Medical Expertise Is No Longer Enough For Today's Clinician
There was a time when the things that made a great doctor were a license to practice, medical expertise, staying current on new procedures and treatments, and a good bedside manner. While those are all still required capabilities, today’s clinician must have a whole new level of expertise that goes far beyond medicine.
Clinicians must now be well-versed in technologies, such as AI, data analytics, wearables and IoT, as well as numerous other complex solutions. The growing role of technology is driven by economic pressures to reduce cost while increasing quality, managing the complexity of patients with chronic diseases and the need to collaborate across providers, payers and patients within electronic health record (EHR) systems that may still be working out their kinks.
In addition to learning about digital transformation, medical students are now being taught how to better interact with patients to improve the patient experience and to understand the social factors that impact patients. Most medical schools have adapted their curriculums to include core requirements in the humanities, as well as business and leadership training. A recent studyin the Journal of General Internal Medicine showed that medical students exposed to the humanities demonstrate higher levels of positive traits, such as empathy, self-efficacy and spatial reasoning.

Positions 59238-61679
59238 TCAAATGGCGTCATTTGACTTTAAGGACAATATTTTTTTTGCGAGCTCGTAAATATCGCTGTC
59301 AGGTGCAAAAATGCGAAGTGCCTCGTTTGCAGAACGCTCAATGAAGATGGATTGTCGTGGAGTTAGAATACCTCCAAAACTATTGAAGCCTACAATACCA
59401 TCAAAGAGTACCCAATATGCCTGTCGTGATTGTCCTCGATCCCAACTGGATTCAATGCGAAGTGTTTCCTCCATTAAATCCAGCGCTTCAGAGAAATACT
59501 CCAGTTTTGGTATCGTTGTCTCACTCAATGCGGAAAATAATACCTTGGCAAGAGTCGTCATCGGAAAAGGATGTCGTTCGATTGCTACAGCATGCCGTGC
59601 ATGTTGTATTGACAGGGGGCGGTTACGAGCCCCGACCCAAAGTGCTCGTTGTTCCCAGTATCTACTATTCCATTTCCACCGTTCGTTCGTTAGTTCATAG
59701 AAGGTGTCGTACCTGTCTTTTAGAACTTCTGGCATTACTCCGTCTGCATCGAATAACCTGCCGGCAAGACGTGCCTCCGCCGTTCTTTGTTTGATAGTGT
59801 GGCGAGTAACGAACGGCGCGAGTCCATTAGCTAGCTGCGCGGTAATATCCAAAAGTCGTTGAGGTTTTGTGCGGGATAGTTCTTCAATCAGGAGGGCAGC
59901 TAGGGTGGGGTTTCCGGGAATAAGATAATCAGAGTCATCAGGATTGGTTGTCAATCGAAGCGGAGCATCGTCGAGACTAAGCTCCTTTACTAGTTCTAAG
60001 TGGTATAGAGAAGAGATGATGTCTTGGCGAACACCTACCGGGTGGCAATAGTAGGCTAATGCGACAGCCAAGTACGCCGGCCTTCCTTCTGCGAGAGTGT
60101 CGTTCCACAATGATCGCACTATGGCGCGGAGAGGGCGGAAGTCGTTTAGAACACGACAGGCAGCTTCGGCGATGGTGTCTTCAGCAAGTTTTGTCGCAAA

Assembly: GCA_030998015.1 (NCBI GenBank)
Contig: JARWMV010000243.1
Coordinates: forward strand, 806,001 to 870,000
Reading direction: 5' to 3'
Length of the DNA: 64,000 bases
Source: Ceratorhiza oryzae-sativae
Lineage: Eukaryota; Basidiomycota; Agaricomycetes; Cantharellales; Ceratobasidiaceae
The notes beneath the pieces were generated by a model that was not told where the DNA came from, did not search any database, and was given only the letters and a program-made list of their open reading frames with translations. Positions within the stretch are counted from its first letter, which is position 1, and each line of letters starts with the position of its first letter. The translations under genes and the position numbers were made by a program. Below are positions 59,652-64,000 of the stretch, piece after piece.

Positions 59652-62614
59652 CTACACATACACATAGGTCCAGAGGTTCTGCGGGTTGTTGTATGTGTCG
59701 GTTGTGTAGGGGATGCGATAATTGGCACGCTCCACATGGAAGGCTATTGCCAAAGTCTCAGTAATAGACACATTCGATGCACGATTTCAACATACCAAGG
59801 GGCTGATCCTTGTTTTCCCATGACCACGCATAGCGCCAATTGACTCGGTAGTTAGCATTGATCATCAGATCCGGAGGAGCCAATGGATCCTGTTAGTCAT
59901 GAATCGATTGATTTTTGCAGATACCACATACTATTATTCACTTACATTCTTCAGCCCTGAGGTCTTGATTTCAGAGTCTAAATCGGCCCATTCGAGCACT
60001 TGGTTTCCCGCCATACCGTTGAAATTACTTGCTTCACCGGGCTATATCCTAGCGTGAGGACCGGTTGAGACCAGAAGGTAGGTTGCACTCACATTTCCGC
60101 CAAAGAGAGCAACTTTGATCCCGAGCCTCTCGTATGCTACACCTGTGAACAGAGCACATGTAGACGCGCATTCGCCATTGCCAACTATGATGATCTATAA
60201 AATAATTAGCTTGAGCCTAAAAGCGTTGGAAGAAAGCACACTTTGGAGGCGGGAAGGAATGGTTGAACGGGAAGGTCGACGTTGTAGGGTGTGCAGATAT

Training that moves outside the traditional medical student curriculum is better preparing future clinicians to hone their skills in the humanities, business and computer science to better meet a changing profession that emphasizes three key areas: digital transformation, collaboration and patient experience.
Tech-Driven Physician Support
As doctors’ reimbursements continue to shrink, they need to find ways to improve performance, streamline administrative processes, reduce patient wait times and determine the most cost-effective and beneficial care plans for patients. Digital transformation is helping them achieve these goals through new software for better clinical management, IoT and wearable technology to monitor patients remotely, and AI to aid in diagnostics, to name a few
And, as the use of EHRs increases, knowing how to develop and use data analytics may be almost as important for today’s doctors as learning how to perform surgery or diagnose diseases. EHRs are built upon vast amounts of data that that can become treasure troves of patient information.
Today, clinicians have new tools that collect, analyze and crunch data to document clinical care. Clinical data warehouses are helping them organize data regarding specific diseases or quality indicators, and population health analytics are allowing them to identify predictive characteristics for populations at risk. Additionally, machine learning algorithms are supporting their decision making, helping them identify abnormalities on X-rays or the likelihood that a particular patient will be readmitted to the hospital. Knowing how to harness these technologies is imperative to their livelihood.